Greetings from New Release central, where we’re tickled to have the new Black Joe Lewis album in-stock, not to mention a look back from Kris Kristofferson, some big fun from Elvin Bishop, and there’s even some classical/jazz love for Mr. Gene! Read on….

Recorded in the band’s hometown of Austin, Backlash is their most stylistically adventurous work so far, and expands their sound by bringing gritty guitar tones and Stax-styled horn sections to intricate, danceable arrangements inspired by the likes of Nile Rodgers. The album delivers a host of songs rooted in regret but steeped in a defiant spirit. Backlash ultimately unfolds as an album both joyfully chaotic and intensely cathartic.

CHUCK PROPHET, Bobby Fuller Died For Your Sins (CD/LP)
Chuck Prophet describes his new album ‘Bobby Fuller Died For Your Sins’  as a “California Noir,” an album inspired partly by the mysterious death of rocker Bobby Fuller in LA in 1966. “California has always represented the Golden Dream, and it’s the tension between romance and reality that lurks underneath the surface in all noir films and paperbacks, and that connects these songs.” Gritty and jangly, Chuck’s new album features 13 original works that explore doomed love, loneliness and fast-paced violence via Chuck’s muscular songwriting craft. They include songs about Fuller, the death of David Bowie, and the killing of San Francisco security guard Alex Nieto that drew international headlines as “Death By Gentrification.”

ELVIN BISHOP, Elvin Bishop’s Big Fun Trio (CD)
The music is rootsy, spirited and soulful, performed by serious musicians hell-bent on having a good time. Elvin Bishop’s Big Fun Trio features Bishop’s down-home delivery, deep blues picking and slide guitar playfully meshing with Bob Welsh’s piano and guitar licks and Willy Jordan’s soul singing and propulsive cajón playing. The album’s laid-back, front-porch vibe mixes four rollicking Bishop originals with three co-writes and five raucous, well-chosen covers of songs by Lightnin’ Hopkins, Fats Domino, Sunnyland Slim, Ted Taylor and Bobby Womack. And because one can never have too much fun, Bishop’s pals Kim Wilson, Charlie Musselwhite and Rick Estrin stop by the sessions, each adding his distinctive harmonica talent (and in Musselwhite’s case, vocals too) to a song. Listening to the proceedings, it’s easy to see why the Chicago Sun-Times enthusiastically declared, “It’s impossible not to like Bishop. He’s always singing something lowbrow and uplifting.”

For the follow-up to Moment of Forever, his first set of new original songs in years, Kris Kristofferson decided to record a set of stripped-down new versions of his classic songs. This project, released on Atlantic Records and entitled The Austin Sessions, was a star-studded affair, featuring harmony vocals from Jackson Browne, Steve Earle, Matraca Berg, Vince Gill, Marc Cohn, Alison Krauss, Catie Curtis, and Mark Knopfler. In one sense, it’s easy to question why Kristofferson needed to record these songs again, since much of his catalog seems to consist of reinterpretations of these songs, but taken on its own terms, it’s a good listen. In a way, Kristofferson’s voice — which never had too much range, even at its peak — sounds better now that its older; the ragged edges and wear give it more character, which lend character to the songs. Ultimately, The Austin Sessions isn’t a major addition to his catalog, but there’s enough warmth and personality to these recordings to make it worth a listen for longtime fans.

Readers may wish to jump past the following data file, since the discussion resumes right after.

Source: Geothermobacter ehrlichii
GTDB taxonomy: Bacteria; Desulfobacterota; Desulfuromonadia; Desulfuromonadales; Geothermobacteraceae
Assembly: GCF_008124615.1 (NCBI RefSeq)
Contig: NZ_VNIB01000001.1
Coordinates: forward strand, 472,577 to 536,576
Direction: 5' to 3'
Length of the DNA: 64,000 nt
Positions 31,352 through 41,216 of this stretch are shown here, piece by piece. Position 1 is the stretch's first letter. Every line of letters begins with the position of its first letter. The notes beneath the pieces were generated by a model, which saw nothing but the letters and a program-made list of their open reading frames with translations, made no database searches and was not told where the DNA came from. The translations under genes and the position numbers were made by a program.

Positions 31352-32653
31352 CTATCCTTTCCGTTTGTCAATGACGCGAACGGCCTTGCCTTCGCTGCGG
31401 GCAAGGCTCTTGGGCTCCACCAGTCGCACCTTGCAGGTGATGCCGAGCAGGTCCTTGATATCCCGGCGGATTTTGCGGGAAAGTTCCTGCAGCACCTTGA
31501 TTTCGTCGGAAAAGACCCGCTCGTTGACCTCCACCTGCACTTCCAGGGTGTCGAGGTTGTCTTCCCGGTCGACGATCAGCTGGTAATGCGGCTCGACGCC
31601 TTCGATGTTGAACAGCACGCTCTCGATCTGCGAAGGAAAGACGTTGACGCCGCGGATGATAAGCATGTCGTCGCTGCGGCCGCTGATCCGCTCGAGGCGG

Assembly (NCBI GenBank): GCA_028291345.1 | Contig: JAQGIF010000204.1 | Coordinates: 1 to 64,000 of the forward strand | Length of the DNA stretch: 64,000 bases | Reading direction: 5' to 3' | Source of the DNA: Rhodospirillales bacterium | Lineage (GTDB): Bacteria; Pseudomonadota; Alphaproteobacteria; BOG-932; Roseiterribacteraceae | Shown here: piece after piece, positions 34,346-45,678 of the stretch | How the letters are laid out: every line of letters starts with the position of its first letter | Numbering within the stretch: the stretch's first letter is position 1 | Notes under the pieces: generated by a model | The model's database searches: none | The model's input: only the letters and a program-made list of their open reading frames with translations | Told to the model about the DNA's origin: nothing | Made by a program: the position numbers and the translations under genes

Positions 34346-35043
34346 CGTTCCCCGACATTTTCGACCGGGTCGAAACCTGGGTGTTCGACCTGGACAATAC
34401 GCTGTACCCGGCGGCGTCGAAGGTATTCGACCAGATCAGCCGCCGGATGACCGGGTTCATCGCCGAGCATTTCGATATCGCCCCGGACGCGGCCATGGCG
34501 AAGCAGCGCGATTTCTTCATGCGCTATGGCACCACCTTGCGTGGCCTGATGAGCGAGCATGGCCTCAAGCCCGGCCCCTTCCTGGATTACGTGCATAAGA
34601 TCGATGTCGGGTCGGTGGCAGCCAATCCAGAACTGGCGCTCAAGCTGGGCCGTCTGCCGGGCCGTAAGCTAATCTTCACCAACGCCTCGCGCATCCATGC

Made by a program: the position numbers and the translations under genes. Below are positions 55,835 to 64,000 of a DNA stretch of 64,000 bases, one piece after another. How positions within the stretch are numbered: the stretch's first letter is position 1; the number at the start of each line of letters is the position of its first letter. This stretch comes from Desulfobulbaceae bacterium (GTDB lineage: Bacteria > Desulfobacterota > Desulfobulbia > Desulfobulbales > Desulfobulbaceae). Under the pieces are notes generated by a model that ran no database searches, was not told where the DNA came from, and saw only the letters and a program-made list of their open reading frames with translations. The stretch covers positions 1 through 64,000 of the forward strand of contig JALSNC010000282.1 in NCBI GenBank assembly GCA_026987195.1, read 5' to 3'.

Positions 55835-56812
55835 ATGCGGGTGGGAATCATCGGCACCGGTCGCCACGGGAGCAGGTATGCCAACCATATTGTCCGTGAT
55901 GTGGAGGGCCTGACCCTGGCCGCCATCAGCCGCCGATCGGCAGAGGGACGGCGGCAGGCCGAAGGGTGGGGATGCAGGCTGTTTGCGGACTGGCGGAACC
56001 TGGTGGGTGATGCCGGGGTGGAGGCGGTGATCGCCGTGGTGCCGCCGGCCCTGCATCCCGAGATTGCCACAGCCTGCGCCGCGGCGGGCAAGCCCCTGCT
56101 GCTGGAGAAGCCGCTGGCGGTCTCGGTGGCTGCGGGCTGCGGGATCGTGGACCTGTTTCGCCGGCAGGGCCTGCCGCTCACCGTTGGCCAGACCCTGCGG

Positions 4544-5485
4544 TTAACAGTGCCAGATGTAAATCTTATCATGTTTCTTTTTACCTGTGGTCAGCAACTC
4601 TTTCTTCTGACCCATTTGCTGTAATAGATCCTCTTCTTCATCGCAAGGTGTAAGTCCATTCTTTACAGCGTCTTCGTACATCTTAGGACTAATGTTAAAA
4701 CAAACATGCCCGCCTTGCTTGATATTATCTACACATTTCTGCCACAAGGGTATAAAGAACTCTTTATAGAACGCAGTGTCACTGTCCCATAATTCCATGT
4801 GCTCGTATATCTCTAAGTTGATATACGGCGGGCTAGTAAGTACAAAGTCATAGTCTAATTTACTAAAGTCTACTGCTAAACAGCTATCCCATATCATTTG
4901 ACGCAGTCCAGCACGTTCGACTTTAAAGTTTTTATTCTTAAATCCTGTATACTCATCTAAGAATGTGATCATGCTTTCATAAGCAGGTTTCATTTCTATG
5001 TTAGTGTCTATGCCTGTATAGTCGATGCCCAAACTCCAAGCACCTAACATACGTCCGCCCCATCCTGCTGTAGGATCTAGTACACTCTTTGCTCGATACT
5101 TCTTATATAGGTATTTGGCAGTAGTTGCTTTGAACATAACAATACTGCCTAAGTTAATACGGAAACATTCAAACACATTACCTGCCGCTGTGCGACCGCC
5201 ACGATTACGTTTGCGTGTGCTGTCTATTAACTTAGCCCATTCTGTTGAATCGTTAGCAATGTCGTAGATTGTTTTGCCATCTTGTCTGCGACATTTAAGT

Mark Porkchop Holder of Black Diamond Heavies shows just how good the slide guitar can sound on his new album Let It Slide. This album is a great mix of blues and rock and roll that begs to be blared from speakers whether they are in your car or house. Holder has tremendous skill as a slide guitarist and produces songs that you want to hear repeatedly.

JESCA HOOP, Memories Are Now (CD/LP)
Jesca Hoop’s new album Memories Are Now wastes no time in making clear its confidence, confrontation, and craftsmanship. The stark and reverberant title track opens the set with “a fighting spirit,” says Hoop, serving as an anthem to push through any obstacle and put forth your very best work. And she has unequivocally done that here, with an album of stunningly original songs–minimalist yet brimming with energy, emerging from a wealth of life experience, great emotional depth, and years of honing the craft of singing.



LUPE FIASCO, Drogas Light (CD)


RAFAL BLECHACZ, Johann Sebastian Bach (CD)



ORNETTE COLEMAN, Complete Albums Collection 1958-62 (5xCD)